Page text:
24th August 2007
The conference delegate, exhibition visitor or exhibitor, or member of the press at a product launch is often so involved in taking part in an event that they don’t think about what’s gone into producing the live experience. Probably furthest from their minds are the people who set everything up before they’ve even arrived – the event crew. However, anyone involved in organising an event, particularly those of a significant size, will know all about how important the crew is to its overall success.
These days most Event Organisers use external crews, but what are the benefits of hiring a crewing agency over building an in-house team?
“For an event company to be successful it needs to show versatility and creativity within its offering so that clients can repeatedly come back to them,” answers Philip Atkins of hospitality support company Off To Work. “To achieve this it needs to be able to adjust quickly and efficiently to the needs of each event and see every occasion as unique. By working with external crews, it allows a company to bring in specialist talents for any event, and not be weighed down by large fixed-wage overheads. Using crewing companies is all about allowing individuals to concentrate on their own expertise creating enormous synergies which the end client and guests benefit from.”
Roy Wallace at technical event solutions company Barracuda agrees, adding: “External crewing charges are much easier to define to our clients in budgetary terms, and it saves a lot of admin time after the event in calculating costs, such as overtime, etc, because with external crews you have a fixed call charge – four hours, eight hours, or whatever is required. This also makes it much easier to work out the set-up and de-rig costs.”
More than you bargained for…
So you can get far more that just the obvious expert help in setting up from crewing agencies.
“We find external crews can also speed up the installation and taking down for us in a big way,” says Wallace. “And, as some venues require the space soon after an event is finished for other functions, it works out to be much cheaper for the client to have external crews on site, as it saves on extra venue charges, which can be expensive.”
Crewing agencies also allow Barracuda to take on more and bigger work.
“This was perfectly illustrated recently,” explains Wallace, “when we did the Eye for Travel European Summit in May at the Business Design Centre, London, with more than 75 Exhibition Stands, one main conference room/auditorium, six breakout conference rooms and more. Had we not had this external crew facility available, we could not have handled this particular project.”
Barracuda was also involved in organising a World Cup event last year at the Harney Nichols restaurant in Kensington, London. “With the venue being a public restaurant, we had hardly any time to set up for this function, which included installing a big screen,” Wallace continues, “and without external crews, we could not have not have contemplated doing the job without involving huge logistics and expenses!”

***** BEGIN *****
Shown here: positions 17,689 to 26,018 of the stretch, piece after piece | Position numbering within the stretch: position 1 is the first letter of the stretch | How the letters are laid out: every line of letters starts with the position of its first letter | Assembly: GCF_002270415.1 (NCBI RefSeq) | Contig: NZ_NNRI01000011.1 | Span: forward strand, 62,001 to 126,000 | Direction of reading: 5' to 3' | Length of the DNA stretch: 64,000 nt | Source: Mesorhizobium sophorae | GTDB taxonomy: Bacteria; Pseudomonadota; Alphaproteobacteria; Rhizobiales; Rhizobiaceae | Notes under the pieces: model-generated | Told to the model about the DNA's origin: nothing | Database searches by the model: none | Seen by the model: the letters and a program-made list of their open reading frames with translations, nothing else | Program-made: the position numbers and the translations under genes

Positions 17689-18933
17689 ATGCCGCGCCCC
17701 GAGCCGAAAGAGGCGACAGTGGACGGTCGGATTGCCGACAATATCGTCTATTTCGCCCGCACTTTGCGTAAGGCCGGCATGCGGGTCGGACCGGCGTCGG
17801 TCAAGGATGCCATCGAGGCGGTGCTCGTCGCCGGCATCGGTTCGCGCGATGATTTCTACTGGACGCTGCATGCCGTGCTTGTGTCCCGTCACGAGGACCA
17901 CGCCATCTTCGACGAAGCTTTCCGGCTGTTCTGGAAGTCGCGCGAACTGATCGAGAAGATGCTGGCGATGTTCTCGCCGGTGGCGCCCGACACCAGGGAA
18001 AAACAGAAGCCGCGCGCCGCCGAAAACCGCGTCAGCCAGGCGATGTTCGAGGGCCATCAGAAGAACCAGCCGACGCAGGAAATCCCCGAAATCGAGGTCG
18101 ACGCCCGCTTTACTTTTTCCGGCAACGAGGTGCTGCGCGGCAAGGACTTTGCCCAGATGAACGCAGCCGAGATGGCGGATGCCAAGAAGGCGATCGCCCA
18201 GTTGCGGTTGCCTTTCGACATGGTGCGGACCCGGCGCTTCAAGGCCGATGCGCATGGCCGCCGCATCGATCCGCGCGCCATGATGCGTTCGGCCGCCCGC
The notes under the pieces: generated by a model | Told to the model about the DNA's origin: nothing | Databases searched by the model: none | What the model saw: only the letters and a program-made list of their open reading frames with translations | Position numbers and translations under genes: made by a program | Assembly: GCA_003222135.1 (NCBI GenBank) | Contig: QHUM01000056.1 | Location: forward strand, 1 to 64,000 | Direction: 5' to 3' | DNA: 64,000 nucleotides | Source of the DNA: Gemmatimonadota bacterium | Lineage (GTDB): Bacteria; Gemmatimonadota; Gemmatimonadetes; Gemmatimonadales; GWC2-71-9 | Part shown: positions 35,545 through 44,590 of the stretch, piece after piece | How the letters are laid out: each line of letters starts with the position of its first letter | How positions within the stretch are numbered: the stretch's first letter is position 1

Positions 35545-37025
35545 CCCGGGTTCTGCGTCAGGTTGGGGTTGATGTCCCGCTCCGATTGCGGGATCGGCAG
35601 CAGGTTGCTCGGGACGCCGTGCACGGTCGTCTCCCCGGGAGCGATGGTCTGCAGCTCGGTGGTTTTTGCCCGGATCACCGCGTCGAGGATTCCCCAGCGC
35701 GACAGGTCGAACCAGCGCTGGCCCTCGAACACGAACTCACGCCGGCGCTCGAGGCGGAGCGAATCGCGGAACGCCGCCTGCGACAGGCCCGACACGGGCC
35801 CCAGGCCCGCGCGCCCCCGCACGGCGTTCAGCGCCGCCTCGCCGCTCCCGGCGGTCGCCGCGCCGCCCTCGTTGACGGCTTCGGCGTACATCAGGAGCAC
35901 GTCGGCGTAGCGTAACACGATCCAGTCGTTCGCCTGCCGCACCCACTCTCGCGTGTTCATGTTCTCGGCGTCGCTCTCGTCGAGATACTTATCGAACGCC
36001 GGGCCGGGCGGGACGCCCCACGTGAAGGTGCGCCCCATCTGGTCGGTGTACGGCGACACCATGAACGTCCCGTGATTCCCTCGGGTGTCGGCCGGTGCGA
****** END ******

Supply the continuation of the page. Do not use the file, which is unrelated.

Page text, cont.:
As well as saving time and money, crewing companies can provide additional support services. In fact, experienced freelance technical event director Matthew Abercrombie calls them his “comfort gap”.
“The right crewing company will give you moral support and act as an emotional buffer,” he says. “They’ll do stuff that I don’t know about, and it just gets done – often they don’t need instruction.”
This level of understanding can be invaluable, and only comes from vast experience over a broad variety of events.
“A lot of the success for any crewing company comes from not knowing simply what the client wants, but having a real understanding of what the objective of the event is and what the guest at the event is hoping to experience,” says Off To Work’s Atkins. “With this understanding, the best crewing companies will work with their clients within the creative and logistical brief to ensure an event is successful. Furthermore, if they are good and in it for the long term they will look to work with their clients to actually save labour costs rather than over-exaggerate the levels of staffing they need. A customer who knows they have had value for money and that there is no more effective way of getting the event done will return time and time again.”
So crucial are crewing services to the overall success of an event that it pays to make sure the company you choose has all the necessary attributes and experience.
“Try to always go with a recommendation from someone you know and trust,” advises Atkins. “If no one suitable, it is always worth seeing who has won any industry accolades. Events associations like the International Special Events Society are also a useful source of recommendations as their members are in general clued up on the requirements of the events industry.”
To get the most out of a crewing company once you’ve chosen one to work with, a thorough briefing is essential, not only on the project in hand, but also on your visions and values and on the kind and level of service that you – and more importantly your clients – expect.
“We take all our potential crewing partners through an exhaustive vetting process,” says Jackie Broughton, head of sales, conference and banqueting at Wembley Stadium for Delaware North. “It is essential that all our team members deliver levels of service consistent to our rather stringent standards. Using crewing services means that, besides our core team, we have a workforce that is constantly evolving. This only adds to the challenge of managing our teams and ensuring that our associates understand Delaware North’s core principles and deliver an outstanding service experience to our customers.”
Get the crewing element right, and you’ve laid the groundwork to a successful event.